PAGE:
Proverbs 10:16
The labor of the righteous tends to life: the fruit of the wicked to sin.
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EXPOSITORY (ENGLISH BIBLE)
(16) The labour of the righteous tendeth to life.—For the gains of his honest toil have the blessing of God upon them, and so bring him satisfaction of mind and the power of performing his duties in life; whereas all that the wicked man acquires only helps him to sin yet more, by enabling him to indulge his evil passions.

Proverbs 10:16. The labour of the righteous tendeth to life — The design of his labour is only this, that he may have wherewith to live honestly, without making use of any sinful shifts. Or rather, the fruit or effect of his labour and industry is the preservation of this life, and the obtaining of eternal life, to which an honest and conscientious diligence in a man’s calling greatly contributes. The fruit of the wicked — The fruit of all their labours and endeavours; to sin — Tendeth to sin, serves only for fuel to feed their pride, luxury, and worldly-mindedness, and by that means often causes, or, at least, hastens temporal death, and always, without repentance, issues in eternal death. 10:7. Both the just and the wicked must die; but between their souls there is a vast difference. 8. The wise in heart puts his knowledge in practice. 9. Dissemblers, after all their shuffling, will be exposed. 10. Trick and artifice will be no excuse for iniquity. 11. The good man's mouth is always open to teach, comfort, and correct others. 12. Where there is hatred, every thing stirs up strife. By bearing with each other, peace and harmony are preserved. 13. Those that foolishly go on in wicked ways, prepare rods for themselves. 14. Whatever knowledge may be useful, we must lay it up, that it may not be to seek when we want it. The wise gain this wisdom by reading, by hearing the word, by meditation, by prayer, by faith in Christ, who is made of God unto us wisdom. 15. This refers to the common mistakes both of rich and poor, as to their outward condition. Rich people's wealth exposes them to many dangers; while a poor man may live comfortably, if he is content, keeps a good conscience, and lives by faith. 16. Perhaps a righteous man has no more than what he works hard for, but that labour tends to life. 17. The traveller that has missed his way, and cannot bear to be told of it, and to be shown the right way, must err still. 18. He is especially a fool who thinks to hide anything from God; and malice is no better. 19. Those that speak much, speak much amiss. He that checks himself is a wise man, and therein consults his own peace. 20,21. The tongue of the just is sincere, freed from the dross of guile and evil design. Pious discourse is spiritual food to the needy. Fools die for want of a heart, so the word is; for want of thought.A warning against the conclusion to seek wealth first of all, which men of lower natures might draw from Proverbs 10:15.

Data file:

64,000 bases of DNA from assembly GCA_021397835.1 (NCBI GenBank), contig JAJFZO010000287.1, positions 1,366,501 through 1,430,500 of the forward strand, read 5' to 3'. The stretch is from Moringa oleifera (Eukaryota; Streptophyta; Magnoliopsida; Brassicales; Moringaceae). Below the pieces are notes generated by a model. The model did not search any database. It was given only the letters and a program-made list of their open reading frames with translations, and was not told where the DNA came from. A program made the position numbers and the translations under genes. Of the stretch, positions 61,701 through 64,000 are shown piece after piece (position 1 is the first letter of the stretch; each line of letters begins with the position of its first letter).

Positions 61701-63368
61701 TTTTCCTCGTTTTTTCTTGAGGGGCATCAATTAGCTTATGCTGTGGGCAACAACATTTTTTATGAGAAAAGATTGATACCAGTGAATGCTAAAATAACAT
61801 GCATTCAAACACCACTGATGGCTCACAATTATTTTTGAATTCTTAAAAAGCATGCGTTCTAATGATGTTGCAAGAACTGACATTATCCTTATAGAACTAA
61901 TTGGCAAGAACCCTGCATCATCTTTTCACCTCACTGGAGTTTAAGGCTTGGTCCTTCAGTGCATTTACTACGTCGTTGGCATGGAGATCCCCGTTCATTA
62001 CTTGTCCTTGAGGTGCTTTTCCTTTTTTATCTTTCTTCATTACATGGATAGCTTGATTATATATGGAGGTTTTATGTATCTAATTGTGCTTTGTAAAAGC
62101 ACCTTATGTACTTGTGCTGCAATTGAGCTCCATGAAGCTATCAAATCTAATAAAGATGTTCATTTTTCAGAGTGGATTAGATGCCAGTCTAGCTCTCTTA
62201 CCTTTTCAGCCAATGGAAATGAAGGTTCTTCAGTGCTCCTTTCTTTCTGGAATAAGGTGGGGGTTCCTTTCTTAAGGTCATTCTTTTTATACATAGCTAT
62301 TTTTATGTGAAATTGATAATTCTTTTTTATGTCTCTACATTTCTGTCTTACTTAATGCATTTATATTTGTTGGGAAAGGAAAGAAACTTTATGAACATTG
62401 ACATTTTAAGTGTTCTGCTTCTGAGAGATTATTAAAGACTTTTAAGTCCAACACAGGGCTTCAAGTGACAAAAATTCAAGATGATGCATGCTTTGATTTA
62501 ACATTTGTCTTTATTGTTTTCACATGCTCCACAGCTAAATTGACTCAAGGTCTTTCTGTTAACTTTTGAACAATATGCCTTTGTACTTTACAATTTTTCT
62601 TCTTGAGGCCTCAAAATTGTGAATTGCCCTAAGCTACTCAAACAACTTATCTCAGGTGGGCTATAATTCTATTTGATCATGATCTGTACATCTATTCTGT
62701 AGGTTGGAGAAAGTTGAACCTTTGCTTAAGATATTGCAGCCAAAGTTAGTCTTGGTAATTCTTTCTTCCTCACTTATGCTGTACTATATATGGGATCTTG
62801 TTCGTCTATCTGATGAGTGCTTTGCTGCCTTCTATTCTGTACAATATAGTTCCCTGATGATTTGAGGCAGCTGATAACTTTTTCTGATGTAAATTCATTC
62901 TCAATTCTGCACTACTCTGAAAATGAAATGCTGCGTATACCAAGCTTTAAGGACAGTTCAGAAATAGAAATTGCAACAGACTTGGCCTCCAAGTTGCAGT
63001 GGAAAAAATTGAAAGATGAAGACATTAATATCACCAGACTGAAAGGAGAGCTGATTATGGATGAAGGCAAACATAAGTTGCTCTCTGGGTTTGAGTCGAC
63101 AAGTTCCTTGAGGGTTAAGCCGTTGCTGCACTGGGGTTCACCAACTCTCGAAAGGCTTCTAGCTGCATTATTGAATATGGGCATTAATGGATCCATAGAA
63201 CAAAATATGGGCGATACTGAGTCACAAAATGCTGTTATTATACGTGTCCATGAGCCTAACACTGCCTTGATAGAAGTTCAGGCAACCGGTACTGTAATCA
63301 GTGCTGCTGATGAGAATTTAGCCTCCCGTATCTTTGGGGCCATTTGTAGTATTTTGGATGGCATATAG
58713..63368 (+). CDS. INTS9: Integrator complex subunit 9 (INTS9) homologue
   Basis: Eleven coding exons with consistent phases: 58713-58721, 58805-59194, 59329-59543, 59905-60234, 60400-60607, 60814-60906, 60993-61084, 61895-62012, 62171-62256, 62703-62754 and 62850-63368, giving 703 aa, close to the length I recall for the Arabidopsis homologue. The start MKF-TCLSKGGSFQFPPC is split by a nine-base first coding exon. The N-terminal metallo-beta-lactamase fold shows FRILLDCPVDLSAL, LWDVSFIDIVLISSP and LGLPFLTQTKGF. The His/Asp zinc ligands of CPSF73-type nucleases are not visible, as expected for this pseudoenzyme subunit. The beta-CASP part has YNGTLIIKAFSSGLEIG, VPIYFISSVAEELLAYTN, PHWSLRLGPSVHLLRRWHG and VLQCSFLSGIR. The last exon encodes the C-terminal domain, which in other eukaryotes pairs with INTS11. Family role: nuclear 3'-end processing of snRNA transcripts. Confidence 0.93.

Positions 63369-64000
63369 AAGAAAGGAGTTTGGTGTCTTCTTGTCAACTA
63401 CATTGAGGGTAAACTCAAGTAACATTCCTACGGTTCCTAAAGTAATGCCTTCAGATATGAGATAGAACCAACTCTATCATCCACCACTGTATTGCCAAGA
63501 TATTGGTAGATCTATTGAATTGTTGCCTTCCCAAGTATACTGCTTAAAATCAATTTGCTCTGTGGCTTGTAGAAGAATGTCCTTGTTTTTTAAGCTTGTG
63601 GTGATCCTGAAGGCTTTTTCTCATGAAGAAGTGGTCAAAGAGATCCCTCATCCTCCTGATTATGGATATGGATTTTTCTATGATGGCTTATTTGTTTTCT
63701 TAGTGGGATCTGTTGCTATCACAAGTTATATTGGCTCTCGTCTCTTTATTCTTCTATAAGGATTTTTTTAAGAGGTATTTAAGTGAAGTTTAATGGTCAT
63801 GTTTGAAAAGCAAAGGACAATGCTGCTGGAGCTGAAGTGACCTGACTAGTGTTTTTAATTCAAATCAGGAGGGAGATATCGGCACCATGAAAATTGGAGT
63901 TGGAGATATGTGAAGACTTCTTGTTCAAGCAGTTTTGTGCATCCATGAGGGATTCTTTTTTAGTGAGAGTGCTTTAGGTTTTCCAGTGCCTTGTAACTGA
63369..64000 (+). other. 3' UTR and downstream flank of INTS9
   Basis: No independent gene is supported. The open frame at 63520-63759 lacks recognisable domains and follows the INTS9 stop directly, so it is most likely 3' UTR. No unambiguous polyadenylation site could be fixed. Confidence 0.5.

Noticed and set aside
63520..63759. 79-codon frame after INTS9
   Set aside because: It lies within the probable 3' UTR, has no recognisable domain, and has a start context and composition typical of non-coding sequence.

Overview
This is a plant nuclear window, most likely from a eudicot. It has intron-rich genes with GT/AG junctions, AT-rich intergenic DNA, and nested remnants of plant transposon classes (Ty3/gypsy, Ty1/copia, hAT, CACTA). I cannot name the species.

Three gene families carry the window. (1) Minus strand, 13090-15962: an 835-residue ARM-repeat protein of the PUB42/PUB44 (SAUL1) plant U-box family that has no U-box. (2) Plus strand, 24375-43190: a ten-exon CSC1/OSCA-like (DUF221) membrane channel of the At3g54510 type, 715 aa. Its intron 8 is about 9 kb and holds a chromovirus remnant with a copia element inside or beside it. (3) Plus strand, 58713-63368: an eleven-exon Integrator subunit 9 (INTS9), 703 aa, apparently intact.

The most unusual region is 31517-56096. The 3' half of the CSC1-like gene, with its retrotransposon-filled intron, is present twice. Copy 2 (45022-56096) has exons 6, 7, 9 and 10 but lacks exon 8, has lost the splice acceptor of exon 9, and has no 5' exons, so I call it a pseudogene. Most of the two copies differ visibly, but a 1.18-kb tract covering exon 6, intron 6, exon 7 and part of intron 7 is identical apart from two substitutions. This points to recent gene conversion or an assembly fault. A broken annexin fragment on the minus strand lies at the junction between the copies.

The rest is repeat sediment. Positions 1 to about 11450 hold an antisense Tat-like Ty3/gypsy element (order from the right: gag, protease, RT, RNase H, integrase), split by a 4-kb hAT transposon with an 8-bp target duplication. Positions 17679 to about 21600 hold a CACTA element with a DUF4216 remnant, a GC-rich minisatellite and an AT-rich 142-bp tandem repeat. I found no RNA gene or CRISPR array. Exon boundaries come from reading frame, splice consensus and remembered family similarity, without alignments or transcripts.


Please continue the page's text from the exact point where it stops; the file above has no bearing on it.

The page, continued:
"Quaerenda pecunia primum est;

Virtus post nummos?"

Horace, Ephesians 1. i.53.

Such an inference is met by the experience, that while wealth gotten by honest industry is not only, like inherited riches a defense, but also a blessing, the seeming profit (rather than "fruit") of the wicked tends to further sin 1 Timothy 6:10, and so to punishment. Compare Romans 6:21.

16. The industry of the righteous is alone truly successful, while the earnings of the wicked tempt and lead to sin. The labour of the righteous tendeth to life: either,

1. The design of his labour is only this, that he may have wherewith to live honestly, without sinful shifts. Or,